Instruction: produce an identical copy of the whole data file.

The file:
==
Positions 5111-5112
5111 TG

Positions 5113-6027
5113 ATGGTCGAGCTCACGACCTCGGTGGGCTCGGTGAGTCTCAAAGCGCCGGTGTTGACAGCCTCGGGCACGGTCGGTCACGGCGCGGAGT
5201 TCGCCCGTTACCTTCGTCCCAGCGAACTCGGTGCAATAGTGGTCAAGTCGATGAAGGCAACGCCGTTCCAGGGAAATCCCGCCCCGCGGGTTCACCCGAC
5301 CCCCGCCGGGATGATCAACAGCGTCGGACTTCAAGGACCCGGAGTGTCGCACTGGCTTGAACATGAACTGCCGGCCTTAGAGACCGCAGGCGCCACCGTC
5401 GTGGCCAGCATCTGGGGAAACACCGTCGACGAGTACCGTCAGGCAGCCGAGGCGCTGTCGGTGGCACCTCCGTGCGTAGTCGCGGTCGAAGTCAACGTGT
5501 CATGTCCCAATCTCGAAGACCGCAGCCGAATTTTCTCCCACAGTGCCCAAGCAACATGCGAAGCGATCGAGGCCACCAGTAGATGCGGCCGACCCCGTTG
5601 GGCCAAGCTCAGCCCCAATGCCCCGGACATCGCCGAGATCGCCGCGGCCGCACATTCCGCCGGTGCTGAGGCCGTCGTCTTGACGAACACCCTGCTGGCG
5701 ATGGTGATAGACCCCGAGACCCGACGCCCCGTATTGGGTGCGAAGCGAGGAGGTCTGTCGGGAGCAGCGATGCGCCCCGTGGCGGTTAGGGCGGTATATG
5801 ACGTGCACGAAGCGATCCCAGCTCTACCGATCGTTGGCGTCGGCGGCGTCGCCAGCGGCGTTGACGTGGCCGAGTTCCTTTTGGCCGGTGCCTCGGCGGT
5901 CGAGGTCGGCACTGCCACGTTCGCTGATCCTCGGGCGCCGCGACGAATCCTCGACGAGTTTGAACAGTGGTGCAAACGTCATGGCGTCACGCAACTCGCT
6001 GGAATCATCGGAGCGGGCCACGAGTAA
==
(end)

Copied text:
Positions 5111-5112
5111 TG

Positions 5113-6027
5113 ATGGTCGAGCTCACGACCTCGGTGGGCTCGGTGAGTCTCAAAGCGCCGGTGTTGACAGCCTCGGGCACGGTCGGTCACGGCGCGGAGT
5201 TCGCCCGTTACCTTCGTCCCAGCGAACTCGGTGCAATAGTGGTCAAGTCGATGAAGGCAACGCCGTTCCAGGGAAATCCCGCCCCGCGGGTTCACCCGAC
5301 CCCCGCCGGGATGATCAACAGCGTCGGACTTCAAGGACCCGGAGTGTCGCACTGGCTTGAACATGAACTGCCGGCCTTAGAGACCGCAGGCGCCACCGTC
5401 GTGGCCAGCATCTGGGGAAACACCGTCGACGAGTACCGTCAGGCAGCCGAGGCGCTGTCGGTGGCACCTCCGTGCGTAGTCGCGGTCGAAGTCAACGTGT
5501 CATGTCCCAATCTCGAAGACCGCAGCCGAATTTTCTCCCACAGTGCCCAAGCAACATGCGAAGCGATCGAGGCCACCAGTAGATGCGGCCGACCCCGTTG
5601 GGCCAAGCTCAGCCCCAATGCCCCGGACATCGCCGAGATCGCCGCGGCCGCACATTCCGCCGGTGCTGAGGCCGTCGTCTTGACGAACACCCTGCTGGCG
5701 ATGGTGATAGACCCCGAGACCCGACGCCCCGTATTGGGTGCGAAGCGAGGAGGTCTGTCGGGAGCAGCGATGCGCCCCGTGGCGGTTAGGGCGGTATATG
5801 ACGTGCACGAAGCGATCCCAGCTCTACCGATCGTTGGCGTCGGCGGCGTCGCCAGCGGCGTTGACGTGGCCGAGTTCCTTTTGGCCGGTGCCTCGGCGGT
5901 CGAGGTCGGCACTGCCACGTTCGCTGATCCTCGGGCGCCGCGACGAATCCTCGACGAGTTTGAACAGTGGTGCAAACGTCATGGCGTCACGCAACTCGCT
6001 GGAATCATCGGAGCGGGCCACGAGTAA